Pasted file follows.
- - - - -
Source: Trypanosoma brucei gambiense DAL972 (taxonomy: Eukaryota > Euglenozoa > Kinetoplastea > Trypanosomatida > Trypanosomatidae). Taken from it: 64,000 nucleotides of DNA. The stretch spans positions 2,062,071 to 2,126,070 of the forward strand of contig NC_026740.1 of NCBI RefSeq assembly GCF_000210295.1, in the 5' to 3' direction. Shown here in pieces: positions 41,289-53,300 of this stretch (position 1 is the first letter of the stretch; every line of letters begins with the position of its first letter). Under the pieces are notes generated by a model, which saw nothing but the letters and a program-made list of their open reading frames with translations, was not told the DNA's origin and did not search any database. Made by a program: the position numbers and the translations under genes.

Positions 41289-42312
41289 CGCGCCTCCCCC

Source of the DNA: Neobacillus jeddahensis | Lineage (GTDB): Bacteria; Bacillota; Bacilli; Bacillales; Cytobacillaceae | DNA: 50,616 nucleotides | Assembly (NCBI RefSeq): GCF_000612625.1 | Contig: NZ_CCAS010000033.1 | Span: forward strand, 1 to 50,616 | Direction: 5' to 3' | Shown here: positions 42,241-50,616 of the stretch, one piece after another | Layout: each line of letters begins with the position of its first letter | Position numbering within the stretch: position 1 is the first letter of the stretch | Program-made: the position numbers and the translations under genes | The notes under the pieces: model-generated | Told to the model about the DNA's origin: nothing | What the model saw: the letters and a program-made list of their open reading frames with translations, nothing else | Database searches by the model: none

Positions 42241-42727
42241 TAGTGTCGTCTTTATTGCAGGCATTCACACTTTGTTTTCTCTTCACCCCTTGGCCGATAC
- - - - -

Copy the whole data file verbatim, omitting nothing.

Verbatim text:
Source: Trypanosoma brucei gambiense DAL972 (taxonomy: Eukaryota > Euglenozoa > Kinetoplastea > Trypanosomatida > Trypanosomatidae). Taken from it: 64,000 nucleotides of DNA. The stretch spans positions 2,062,071 to 2,126,070 of the forward strand of contig NC_026740.1 of NCBI RefSeq assembly GCF_000210295.1, in the 5' to 3' direction. Shown here in pieces: positions 41,289-53,300 of this stretch (position 1 is the first letter of the stretch; every line of letters begins with the position of its first letter). Under the pieces are notes generated by a model, which saw nothing but the letters and a program-made list of their open reading frames with translations, was not told the DNA's origin and did not search any database. Made by a program: the position numbers and the translations under genes.

Positions 41289-42312
41289 CGCGCCTCCCCC

Source of the DNA: Neobacillus jeddahensis | Lineage (GTDB): Bacteria; Bacillota; Bacilli; Bacillales; Cytobacillaceae | DNA: 50,616 nucleotides | Assembly (NCBI RefSeq): GCF_000612625.1 | Contig: NZ_CCAS010000033.1 | Span: forward strand, 1 to 50,616 | Direction: 5' to 3' | Shown here: positions 42,241-50,616 of the stretch, one piece after another | Layout: each line of letters begins with the position of its first letter | Position numbering within the stretch: position 1 is the first letter of the stretch | Program-made: the position numbers and the translations under genes | The notes under the pieces: model-generated | Told to the model about the DNA's origin: nothing | What the model saw: the letters and a program-made list of their open reading frames with translations, nothing else | Database searches by the model: none

Positions 42241-42727
42241 TAGTGTCGTCTTTATTGCAGGCATTCACACTTTGTTTTCTCTTCACCCCTTGGCCGATAC